Evidence for Stealth Virus Existence

It is now irrefutable that these viruses exist. The most compelling data comprise the actual sequences identified within a prototype stealth-adapted virus that was unequivocally derived from an African green monkey simian cytomegalovirus (SCMV). This species of monkey was routinely used to produce live polio virus vaccine. Studies dating back to 1972 showed that monkeys were a potential source of cytomegalovirus contamination of polio vaccine lots. These data were never made public because of a flaw in the Government regulatory process that treats data obtained on regulated products as proprietary, and therefore protected, from open disclosure.

Strong supportive data for stealth-adapted viruses, have also come from animal transmission studies; double blind viral culture analyses; and both histological and electron microscopic findings on human brain biopsies (See www.ccid.org for details and copies of peer-reviewed publications).

The notion of "stealth-adaptation" has been difficult for many virologists to accept. There was also understandable reluctance among those supportive of both the pharmaceutical industry and Government agencies to acknowledge potential safety problems with vaccines. Hopefully, these obstacles will yield to an increasing public awareness of the damage being caused by the continued disregard of the existence of such viruses.

Various conclusions have been drawn from the available sequence data on the prototype stealth virus. Specifically, the stealth virus uses a novel strategy for replication. It has the capacity to "capture, amplify and mutate" genetic sequences assimilated from infected cells, other viruses and bacteria. This process can help explain how stealth-adapted viruses could be mistaken for either bacteria, such as mycoplasma, Borrelia, chlamydia and Rickettsia, or for conventional viruses, such as HHV-6, CMV, EBV, parvovirus, enterovirus, etc.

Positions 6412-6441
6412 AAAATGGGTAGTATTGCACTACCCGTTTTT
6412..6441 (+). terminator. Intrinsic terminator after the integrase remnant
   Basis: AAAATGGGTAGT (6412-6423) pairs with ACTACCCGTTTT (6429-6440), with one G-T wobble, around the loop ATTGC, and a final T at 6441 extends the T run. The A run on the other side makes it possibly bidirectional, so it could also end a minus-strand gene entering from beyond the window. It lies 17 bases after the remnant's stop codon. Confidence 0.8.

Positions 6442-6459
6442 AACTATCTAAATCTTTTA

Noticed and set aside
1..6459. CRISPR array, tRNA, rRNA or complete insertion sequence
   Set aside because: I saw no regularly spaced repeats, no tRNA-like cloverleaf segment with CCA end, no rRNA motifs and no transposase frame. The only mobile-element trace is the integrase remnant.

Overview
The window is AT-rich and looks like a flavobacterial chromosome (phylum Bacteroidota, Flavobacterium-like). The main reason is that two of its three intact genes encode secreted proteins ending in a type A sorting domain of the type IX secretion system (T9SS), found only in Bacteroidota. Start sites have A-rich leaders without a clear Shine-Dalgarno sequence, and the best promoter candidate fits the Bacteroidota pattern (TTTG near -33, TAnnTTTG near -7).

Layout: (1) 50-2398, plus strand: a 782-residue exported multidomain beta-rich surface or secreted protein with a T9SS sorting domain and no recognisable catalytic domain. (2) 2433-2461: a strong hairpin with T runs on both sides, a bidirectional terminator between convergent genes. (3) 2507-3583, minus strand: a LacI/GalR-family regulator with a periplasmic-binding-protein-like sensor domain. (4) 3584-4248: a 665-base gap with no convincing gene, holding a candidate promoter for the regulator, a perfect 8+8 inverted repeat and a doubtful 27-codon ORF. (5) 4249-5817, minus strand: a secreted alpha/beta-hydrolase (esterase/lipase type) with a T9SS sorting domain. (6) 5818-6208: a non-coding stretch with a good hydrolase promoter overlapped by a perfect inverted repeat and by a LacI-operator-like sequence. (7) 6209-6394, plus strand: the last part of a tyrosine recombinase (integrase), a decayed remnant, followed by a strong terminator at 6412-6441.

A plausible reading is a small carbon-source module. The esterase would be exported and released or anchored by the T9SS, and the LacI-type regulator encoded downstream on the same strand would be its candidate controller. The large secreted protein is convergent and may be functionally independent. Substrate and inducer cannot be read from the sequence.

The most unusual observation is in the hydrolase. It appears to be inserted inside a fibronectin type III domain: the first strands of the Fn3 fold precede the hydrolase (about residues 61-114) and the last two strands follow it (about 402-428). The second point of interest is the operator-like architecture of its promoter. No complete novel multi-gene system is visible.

As exemplified in the book, "The Virus Within," it is easier, even if misleading, to ascribe illnesses to a named potential pathogen, in this case HHV-6, than to grasp and effectively present the concept of stealth adaptation. Certain laboratories committed to diagnostic studies on conventional viral and bacterial pathogens also have understandable financial reasons not to acknowledge potential misinterpretation of their assays. Large sums of monies have been applied to misguided tests and clinical studies. Patients infected with stealth viruses have also been unnecessarily segregated into various support groups that have tended to be competitive with each other, rather than present a unified demand for Public Health action.

Instead of pursuing a multiplicity of probably misdiagnosed conventional infectious agents, I feel that individual patients should simply request from Congress, FDA and CDC, an explanation for the published sequence data on the prototype SCMV-derived stealth-adapted virus. Five years ago, both agencies declined to support stealth virus research, essentially stating that it was unrelated to their mission. With fresh leadership, possibly more open minds, and an attentive Congress, it may be difficult for the Government to continue to disregard the Public Health threat posed by atypically structured (stealth-adapted) viruses.

On a more promising note, the marked expansion of chemokine receptor coding genes within the prototype stealth virus, suggests a rational approach to suppressing stealth virus activity. The actual sequence data are available on GenBank and will appear shortly in published form. These data have led to useful considerations regarding therapy. In particular, it explains the potential use of antibiotics, not as anti-bacterial agents, but as a method to suppress chemokine production. As many of you know, the apparent benefit of antibiotics, such as Biaxin, in patients labeled as having chronic Lyme disease, has been used as evidence for an active bacterial infection. A similar argument applies to the postulated role of mycoplasma in the Gulf war and chronic fatigue syndromes. By re-addressing these illnesses as stealth virus infections, one can augment chemokine-suppressing antibiotic therapy, with many other anti-chemokine and anti-viral acting drugs. More importantly, one can directly assess stealth virus activity using sequential viral cultures from blood samples. Similar therapeutic studies can be conducted in stealth virus infected animals. An unpublished article entitled "Chemokines and Stealth Viruses: A Blueprint for Therapy in Infected Humans and Animals" is accessible in the "Therapy Section" of CCID website www.ccid.org Patients may wish to share this information with their physicians.

I trust these comments will be useful to many of you coping with complex multi-system illnesses. Please feel free to contact me via e-mail at ccidlab@hotmail.com

W. John Martin, M.D.,Ph.D.